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Azaleas: Planting and Design: Home

Azalea Way at NYBG

Azaleas are wonderful additions to the garden. They are easy to grow, look sensational when in flower, and have attractive foliage. Evergreen azaleas provide year-round interest while deciduous azaleas often have exquisite fall color and exhibit an elegant woody framework in winter.

In their native habitats, azaleas are often found growing in or on the edge of woodlands in acidic soil, rich in organic matter, with good drainage. They have a shallow fibrous root system which needs to be considered when caring for them, as explained below.

Azaleas do well in full sun or part shade (about four hours of sun per day). If planted in full sun, they will be more compact and floriferous. If planted in part shade, they will stretch towards the sunlight and form a more graceful habit; flowers will not be plentiful but will last longer.

When used in foundation planting, locate azaleas 3 to 4 feet from the building so that rainfall isn't obstructed by the roof and so that air can circulate around the plants. Avoid planting near highly reflective walls unless on the north side of the building or in the shade. Windy sites are problematic for this shallow-rooted plant in winter; winds and sun can desiccate the foliage of evergreen azaleas in particular. Deciduous azaleas are more forgiving.

Azaleas need good soil structure and plenty of organic matter so that their roots do not dry out. On the other hand, they can suffocate from excess water and poor drainage. Soil compaction around foundations and in yards is a frequent problem. When amending the soil, it is better to prepare the entire bed rather than just the planting hole to create a uniform condition encouraging the fibrous roots to spread. As a general rule, the soil should contain 5 to 10% organic matter.

View of Azalea Way at NYBG; photo by Jason Fernandes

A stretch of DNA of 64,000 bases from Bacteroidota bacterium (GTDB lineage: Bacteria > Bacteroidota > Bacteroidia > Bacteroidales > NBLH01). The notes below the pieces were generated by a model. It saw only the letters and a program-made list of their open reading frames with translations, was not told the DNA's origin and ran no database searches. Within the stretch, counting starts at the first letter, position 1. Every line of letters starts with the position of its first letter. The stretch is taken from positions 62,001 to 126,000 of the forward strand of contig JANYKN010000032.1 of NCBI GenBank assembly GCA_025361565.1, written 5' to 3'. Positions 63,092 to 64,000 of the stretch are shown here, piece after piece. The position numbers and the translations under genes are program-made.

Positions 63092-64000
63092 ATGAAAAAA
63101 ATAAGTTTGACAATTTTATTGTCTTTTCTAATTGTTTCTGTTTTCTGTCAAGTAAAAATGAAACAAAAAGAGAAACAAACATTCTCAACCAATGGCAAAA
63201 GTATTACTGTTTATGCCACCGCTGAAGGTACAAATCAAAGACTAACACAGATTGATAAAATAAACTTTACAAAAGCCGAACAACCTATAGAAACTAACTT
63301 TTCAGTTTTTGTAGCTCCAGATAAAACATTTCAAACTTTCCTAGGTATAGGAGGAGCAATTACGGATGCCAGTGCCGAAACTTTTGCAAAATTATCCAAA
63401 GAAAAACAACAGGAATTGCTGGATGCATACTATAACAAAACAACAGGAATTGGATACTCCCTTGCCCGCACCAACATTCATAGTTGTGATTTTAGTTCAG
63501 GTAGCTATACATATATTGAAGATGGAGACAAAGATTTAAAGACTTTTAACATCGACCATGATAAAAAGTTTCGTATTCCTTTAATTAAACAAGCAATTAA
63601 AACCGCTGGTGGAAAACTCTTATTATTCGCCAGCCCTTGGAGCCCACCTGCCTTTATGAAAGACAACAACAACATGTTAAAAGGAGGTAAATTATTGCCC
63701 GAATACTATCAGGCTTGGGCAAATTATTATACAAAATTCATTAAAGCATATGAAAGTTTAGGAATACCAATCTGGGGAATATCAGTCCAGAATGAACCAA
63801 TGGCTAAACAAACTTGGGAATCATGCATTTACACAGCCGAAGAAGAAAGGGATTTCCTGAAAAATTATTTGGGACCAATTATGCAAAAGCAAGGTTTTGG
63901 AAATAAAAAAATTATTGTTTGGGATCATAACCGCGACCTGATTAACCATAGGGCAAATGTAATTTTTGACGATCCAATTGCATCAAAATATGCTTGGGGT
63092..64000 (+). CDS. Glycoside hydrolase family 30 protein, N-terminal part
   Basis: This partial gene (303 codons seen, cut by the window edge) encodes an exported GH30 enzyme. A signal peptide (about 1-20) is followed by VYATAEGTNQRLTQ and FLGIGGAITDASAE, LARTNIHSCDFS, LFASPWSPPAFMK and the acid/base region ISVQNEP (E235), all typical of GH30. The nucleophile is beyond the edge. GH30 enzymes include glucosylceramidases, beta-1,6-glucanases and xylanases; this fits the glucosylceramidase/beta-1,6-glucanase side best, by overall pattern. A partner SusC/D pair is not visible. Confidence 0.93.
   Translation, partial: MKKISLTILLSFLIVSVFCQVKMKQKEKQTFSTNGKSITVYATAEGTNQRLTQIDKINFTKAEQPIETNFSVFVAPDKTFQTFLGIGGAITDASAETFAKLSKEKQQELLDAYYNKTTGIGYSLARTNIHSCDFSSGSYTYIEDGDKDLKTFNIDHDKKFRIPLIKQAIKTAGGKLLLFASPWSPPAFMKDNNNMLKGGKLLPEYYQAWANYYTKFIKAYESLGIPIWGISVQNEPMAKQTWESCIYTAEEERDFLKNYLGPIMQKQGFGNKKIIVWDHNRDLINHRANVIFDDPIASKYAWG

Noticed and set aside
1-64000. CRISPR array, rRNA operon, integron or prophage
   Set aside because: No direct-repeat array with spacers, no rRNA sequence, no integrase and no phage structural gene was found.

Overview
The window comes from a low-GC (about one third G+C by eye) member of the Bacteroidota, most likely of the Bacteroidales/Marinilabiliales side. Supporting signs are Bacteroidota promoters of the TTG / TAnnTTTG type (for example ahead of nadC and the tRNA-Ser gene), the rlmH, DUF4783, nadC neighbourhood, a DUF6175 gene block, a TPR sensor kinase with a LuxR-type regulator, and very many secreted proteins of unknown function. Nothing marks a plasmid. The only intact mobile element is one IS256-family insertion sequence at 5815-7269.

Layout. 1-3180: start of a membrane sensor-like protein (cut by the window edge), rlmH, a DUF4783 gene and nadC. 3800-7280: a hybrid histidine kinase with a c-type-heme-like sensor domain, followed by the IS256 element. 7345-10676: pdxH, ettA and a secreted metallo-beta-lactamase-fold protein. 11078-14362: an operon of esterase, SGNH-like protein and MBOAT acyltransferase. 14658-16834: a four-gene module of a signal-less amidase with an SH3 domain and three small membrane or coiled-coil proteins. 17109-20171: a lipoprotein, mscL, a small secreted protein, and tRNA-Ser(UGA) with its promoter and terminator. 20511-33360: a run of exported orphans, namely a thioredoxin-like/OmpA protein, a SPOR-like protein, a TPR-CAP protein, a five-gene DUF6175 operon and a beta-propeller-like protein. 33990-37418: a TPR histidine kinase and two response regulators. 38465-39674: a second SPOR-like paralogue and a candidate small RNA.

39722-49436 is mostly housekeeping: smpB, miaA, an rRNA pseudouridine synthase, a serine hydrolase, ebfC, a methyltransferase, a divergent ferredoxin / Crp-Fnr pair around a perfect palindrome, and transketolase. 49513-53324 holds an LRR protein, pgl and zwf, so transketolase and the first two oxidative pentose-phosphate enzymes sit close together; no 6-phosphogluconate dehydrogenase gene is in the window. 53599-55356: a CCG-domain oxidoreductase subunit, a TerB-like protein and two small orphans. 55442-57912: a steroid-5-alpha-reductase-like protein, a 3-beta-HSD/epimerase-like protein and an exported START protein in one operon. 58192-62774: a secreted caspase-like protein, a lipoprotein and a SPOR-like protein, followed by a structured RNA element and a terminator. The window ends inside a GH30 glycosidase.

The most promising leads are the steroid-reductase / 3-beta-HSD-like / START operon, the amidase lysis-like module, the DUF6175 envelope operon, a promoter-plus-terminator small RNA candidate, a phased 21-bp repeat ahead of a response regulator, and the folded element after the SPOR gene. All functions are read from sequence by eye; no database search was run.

View of Azalea Way at NYBG; photo by Jason Fernandes

Azaleas and other Ericaceous plants prefer a soil ph of 4.5 to 6 (5.7 to 6 is optimal). Test the soil in the planting bed; if it is too alkaline (above 6), use pelletized sulfur to increase the acidity; coated sulfur releases over time so the change is gradual. Read the package instructions to determine the quantity of sulfur needed; apply half the amount in September and the other half in April. Test the soil again the following fall to see if the process needs to be repeated.

Azaleas are not heavy feeders. It will probably be sufficient to fertilize them on a two to three year cycle. Common lore used to recommend fertilizing in the spring, when the plant was pushing growth. University research has since changed this precept; the recommendation now is either to feed in the fall or three times during the growing season for a gradual, consistent effect.

For a fall feeding, fertilize once during late September to the end of October (or when the sugar maples start to turn color). At this point in the season the plant starts to shut down for winter. Instead of encouraging growth, the fertilizer will be taken up and stored as carbohydrates ready to give the plant energy in the spring.